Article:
Living a Mixed Life

Our lives are “extroverted to excess. Our attention is incessantly called outwards toward the multitude of details and demands …” Evelyn Underhill, 1926
Times Square
Culture has been heading this direction for a long time. Perhaps this world has always been so, developing in us a call to focus outward, a pride in busyness, a tendency to give undue importance to external details.
Many of our churches follow in the same direction, calling their people towards service and events far more than prayer, contemplation, and spiritual formation. We are asked to always be ready to give and serve yet are not told how to be filled up with anything to give.
It becomes clear, when we look at the life of Jesus, that we should live a mixed life, not a single-focused life. We should live a life of prayer and service, a life of looking and working, a life of being filled up with God and spilling that life out for others.
To deepen our own spiritual lives to meet the demands of others, we must first spend time gazing at God. We need a vision, a conception, as clear and deep and lovely as we are able, of the splendor and beauty of God.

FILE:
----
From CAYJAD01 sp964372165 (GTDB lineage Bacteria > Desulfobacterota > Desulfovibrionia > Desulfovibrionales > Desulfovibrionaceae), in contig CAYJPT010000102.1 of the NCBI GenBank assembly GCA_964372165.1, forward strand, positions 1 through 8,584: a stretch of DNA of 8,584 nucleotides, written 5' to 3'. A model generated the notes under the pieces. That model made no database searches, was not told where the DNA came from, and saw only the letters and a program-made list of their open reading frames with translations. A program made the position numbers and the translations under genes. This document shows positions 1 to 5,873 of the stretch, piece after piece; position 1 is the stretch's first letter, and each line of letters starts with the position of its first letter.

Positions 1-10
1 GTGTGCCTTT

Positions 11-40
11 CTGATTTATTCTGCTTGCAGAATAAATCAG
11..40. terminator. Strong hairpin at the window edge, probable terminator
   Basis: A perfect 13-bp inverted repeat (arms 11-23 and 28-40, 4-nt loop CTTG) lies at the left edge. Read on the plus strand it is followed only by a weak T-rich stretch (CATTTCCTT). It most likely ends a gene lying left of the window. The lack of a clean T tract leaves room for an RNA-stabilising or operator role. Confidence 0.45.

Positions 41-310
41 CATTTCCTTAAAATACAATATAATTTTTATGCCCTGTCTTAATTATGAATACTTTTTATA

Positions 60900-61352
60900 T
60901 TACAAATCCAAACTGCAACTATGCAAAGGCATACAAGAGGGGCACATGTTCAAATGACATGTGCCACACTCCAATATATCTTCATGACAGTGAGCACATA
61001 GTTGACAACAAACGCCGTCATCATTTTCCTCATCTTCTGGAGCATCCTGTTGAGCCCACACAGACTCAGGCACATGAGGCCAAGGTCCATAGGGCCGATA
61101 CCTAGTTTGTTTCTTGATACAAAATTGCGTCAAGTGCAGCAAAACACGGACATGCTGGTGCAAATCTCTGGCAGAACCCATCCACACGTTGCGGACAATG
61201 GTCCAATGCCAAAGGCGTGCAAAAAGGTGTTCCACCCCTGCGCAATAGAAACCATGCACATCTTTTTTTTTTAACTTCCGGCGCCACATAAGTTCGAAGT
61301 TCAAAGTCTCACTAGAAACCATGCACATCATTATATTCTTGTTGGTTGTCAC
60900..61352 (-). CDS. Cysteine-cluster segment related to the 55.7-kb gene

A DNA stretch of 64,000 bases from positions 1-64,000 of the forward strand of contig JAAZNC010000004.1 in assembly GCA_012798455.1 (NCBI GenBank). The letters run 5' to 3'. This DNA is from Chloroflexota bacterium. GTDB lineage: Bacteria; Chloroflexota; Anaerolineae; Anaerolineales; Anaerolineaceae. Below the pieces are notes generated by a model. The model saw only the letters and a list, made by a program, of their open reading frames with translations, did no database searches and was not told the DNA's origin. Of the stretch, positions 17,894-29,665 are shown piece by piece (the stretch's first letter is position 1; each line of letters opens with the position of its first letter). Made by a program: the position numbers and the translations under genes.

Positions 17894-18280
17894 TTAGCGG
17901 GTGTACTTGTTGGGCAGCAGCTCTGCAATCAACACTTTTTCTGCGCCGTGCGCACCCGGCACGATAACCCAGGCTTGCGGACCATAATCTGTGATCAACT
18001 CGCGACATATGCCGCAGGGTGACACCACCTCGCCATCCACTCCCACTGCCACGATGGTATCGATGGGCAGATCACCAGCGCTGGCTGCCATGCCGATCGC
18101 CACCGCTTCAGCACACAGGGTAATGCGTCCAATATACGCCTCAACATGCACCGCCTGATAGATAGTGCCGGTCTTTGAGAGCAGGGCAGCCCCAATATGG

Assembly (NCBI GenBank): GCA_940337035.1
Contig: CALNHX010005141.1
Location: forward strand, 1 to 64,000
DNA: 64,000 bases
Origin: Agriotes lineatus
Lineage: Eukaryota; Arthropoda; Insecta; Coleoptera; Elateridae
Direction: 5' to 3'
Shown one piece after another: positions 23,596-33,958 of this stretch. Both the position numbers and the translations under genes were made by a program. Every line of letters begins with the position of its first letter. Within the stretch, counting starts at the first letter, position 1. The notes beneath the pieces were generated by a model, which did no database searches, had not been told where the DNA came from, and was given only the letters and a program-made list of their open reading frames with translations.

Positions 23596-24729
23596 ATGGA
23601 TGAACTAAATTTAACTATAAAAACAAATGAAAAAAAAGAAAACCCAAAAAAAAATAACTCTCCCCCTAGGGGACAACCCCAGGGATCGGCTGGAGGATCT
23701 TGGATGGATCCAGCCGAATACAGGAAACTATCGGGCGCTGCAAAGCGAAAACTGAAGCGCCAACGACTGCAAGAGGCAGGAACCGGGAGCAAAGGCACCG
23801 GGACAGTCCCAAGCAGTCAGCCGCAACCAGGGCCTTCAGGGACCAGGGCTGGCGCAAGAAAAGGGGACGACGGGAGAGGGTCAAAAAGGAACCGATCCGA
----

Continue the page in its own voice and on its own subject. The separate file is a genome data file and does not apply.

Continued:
That enrichment of the sense of God is surely the crying need of our current Christianity. A shallow religiousness, the tendency to be content with a bright ethical piety wrongly called practical Christianity … seems to me to be one of the ruling defects of institutional religion at the present time.
We have not changed directions since Evelyn Underhill wrote this in 1926. We have only moved further down that path.
Stressing service rather than awe simply does not wear well. In those moments when the pain and mystery of life are deeply felt, in the moments when we fall into a dangerous spiritual exhaustion in the name of meetings the needs of others, this “shallow religiousness” falls flat.
St. Ignatius of Loyola said that “Man was created for this end – to praise, reverence, and serve the Lord his God.” Notice that two of the three things for which our souls were made are our relationship with God: adoration and awe. Unless these two pieces are in their correct place, the last of the triad, service, will not be right.
Again, it is in looking to Jesus and the pattern of his own life that we see the way in which we should walk. This mixed life of prayer and service
unites the will, the imagination, and the heart; concentrates them on one single aim. In the recollected hours of prayer and meditation you do the looking; in the active and expansive hours you do the working. (Underhill)